Nurturing My Kids Passions
As I mentioned above, one of my oldest sons passions is eating at local restaurants and trying new food – so we use our meal plans to accommodate that. One of his other passions is pandas. So we made sure that one of our “must dos” was seeing red pandas at the Roger Williams Park Zoo in Providence RI. On our last road trip, we had gone to the zoo in Washington DC to see the actual pandas, but their red panda exhibit had been closed. This time, we spent about half an hour just at the red panda exhibit in RI, so he could watch the panda walking around. For him, this was his favorite part of the trip.
My middle son has discovered that he’s an avid photographer. He learned this on our last road trip, when we gave him the camera halfway through and let him take all the pictures. This time we gave him the camera at the start of the trip, and he was in charge of taking all the photos. In fact, now he’s asked for his own camera for his upcoming tenth birthday. Some of the photos came out blurry, but he took quite a few amazing ones. Here’s a sampling of his work – and remember, he’s only nine!
He even learned how to use the timer function on the camera to get some pictures of all five of us together! He had a lot of fun being the official family trip photographer, and I told him that maybe this would be one of his hobbies when he grows up.
Family Financial Lessons
I involve my kids in the trip planning process for several reasons. First, since they’re part of picking the destinations, the trip is more likely to be fun for them. Second, they can see just how much these things cost. Third, I want them to learn that some things are worth paying for. Yes, we could stay at home and do free day trips instead – and in fact we had done that for many years when money was tight. But since travel is in the budget now, we can do a fun road trip for not a huge cost.
I shared my spreadsheet with them before the trip so they could see how much each stop was costing, and how I planned out the budget for each day. I also had them look at the printed version of the spreadsheet when the inevitable questions of “how long is this drive” and “where are we going next?” came up. I hope this will help them when they grow up and start to plan their own trips.
I also give them each a souvenir budget that they can use as they see fit. I did budget to buy them each a special gift at one of our destinations, but other than that, the older two kids each got $50 to last them the entire week. I’ve found that setting a budget and letting them make the choices helps not only cut down on the “I wants” everywhere, but also teaches them to think about the decisions they’re making. After all, they could spend it all on the first day at the first destination, but then they’ll have nothing left for the rest of the trip.
My middle son is the spendthrift in the family, and insisted on getting something at each place. But he specifically looked for inexpensive souvenirs, so he would have enough money to last him the entire trip. After all, $50 for seven days is only a little over $7 a day. My oldest, though, only spent $5 the entire trip. I told him he could have whatever was left over from his budget as spending money when he got home, and he chose to save the money and get a new video game instead. Smart teenager!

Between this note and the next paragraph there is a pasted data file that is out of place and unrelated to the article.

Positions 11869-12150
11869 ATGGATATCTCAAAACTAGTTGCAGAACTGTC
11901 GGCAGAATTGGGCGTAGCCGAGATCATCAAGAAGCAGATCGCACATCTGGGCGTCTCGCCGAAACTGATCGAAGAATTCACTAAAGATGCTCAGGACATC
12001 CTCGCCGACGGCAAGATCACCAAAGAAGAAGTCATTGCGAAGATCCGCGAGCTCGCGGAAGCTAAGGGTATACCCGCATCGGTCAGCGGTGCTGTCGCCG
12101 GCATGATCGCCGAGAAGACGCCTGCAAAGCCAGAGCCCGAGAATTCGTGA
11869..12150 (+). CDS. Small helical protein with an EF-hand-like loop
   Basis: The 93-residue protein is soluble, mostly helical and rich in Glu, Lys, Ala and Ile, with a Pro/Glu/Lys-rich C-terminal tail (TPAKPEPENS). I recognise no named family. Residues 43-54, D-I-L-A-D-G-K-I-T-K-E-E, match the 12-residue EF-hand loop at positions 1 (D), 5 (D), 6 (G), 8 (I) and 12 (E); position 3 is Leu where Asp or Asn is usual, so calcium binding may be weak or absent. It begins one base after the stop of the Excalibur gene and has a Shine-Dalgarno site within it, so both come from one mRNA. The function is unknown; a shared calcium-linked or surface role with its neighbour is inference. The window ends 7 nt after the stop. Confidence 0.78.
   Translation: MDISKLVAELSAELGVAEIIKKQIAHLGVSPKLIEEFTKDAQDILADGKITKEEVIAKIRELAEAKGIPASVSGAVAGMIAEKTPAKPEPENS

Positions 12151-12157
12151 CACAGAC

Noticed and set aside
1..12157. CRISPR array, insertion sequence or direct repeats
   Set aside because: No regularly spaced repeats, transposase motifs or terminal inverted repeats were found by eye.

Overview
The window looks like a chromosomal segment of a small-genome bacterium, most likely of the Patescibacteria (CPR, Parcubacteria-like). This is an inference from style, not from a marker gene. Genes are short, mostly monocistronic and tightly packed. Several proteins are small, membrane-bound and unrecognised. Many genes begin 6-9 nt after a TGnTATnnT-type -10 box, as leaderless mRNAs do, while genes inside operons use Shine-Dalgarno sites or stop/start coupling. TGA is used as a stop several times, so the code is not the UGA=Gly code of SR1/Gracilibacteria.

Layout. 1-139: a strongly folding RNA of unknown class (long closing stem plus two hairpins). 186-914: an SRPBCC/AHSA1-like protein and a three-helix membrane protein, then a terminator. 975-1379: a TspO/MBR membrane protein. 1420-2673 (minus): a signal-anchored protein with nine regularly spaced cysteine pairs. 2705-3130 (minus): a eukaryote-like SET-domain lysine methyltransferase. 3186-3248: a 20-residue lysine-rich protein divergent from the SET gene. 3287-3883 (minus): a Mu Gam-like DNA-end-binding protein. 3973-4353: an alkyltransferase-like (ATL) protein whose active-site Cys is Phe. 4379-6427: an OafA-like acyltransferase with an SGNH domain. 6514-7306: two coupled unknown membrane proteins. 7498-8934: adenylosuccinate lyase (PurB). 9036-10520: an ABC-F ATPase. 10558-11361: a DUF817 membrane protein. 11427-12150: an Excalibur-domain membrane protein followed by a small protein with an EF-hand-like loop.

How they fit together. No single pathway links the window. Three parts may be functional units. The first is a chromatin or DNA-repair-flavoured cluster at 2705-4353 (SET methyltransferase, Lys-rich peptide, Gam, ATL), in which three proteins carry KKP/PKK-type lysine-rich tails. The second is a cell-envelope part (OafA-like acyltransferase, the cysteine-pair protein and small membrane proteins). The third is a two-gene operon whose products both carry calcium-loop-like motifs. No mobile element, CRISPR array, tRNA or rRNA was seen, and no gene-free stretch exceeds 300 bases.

Note – I was checking online to see if there were some good articles I could share on kids and souvenir budgets, and I came across this piece from Forbes. Ironically, it has a lot of the same advice I’m talking about here – get your kids involved in planning and budgeting, have your kids take responsibility for parts of the trip, and so on. It’s interesting that there are “experts” out there touting the same recommendations as what I come up with on my own!
After The Trip – Preserving Memories For Little Cost
There are two key ways I preserve memories after a road trip – creating a “road trip memory box”, and creating a photo book. This is where you can score a free photo book!
Road Trip Memory Box
I don’t know about you, but after any vacation I often find that we have a bunch of miscellaneous “stuff” that I don’t want to toss, but didn’t know what to do with. After our road trip last year, I came up with this brilliant idea to find a small box (like a shoebox size), cover it with computer paper, and write all about our trip on the paper. Then we put all those miscellaneous things into the box, and can look back on it at any time.
Free Photo Book
I happen to love Shutterfly for creating photo books. After our road trip last year I created a book using the Walgreens photo service, but the quality was not very good. Why do I love Shutterfly? Because the books come out looking amazing, and you can always (and I mean ALWAYS) find coupons for free books or money off your order. Usually you just end up paying the shipping cost. This time, photo books were 50% off (as they almost always are), and I just happened to have $20 in credit from an email list I’m subscribed to. So the book itself was free, and I paid the shipping cost. Under $10 for a high quality, hardcover photo book? Yes please!
When I was checking out, they had a great offer for me to share with friends – so I’m sharing it today with you. If you want to get a FREE photo book, and give me a free one at the same time, just click here. You’ll get a free 8×8 photo book (just pay shipping, as always). It’s a great way to preserve memories in a fun and creative way!
Do you also do road trips with your family? Or do you use vacations to help teach financial lessons? Let me know in the comments!
Want to learn more about teaching kids about money? Check out this great page with my top articles and resources I’ve found from around the web.
Be sure to follow my blog for more great posts via e-mail or WordPress, or connect with me on Facebook or Twitter and say hello! You can also check out what I’m buying or baking on Instagram, what I’m pinning on Pinterest, or the latest books I’m reading (or want to read) over on Goodreads.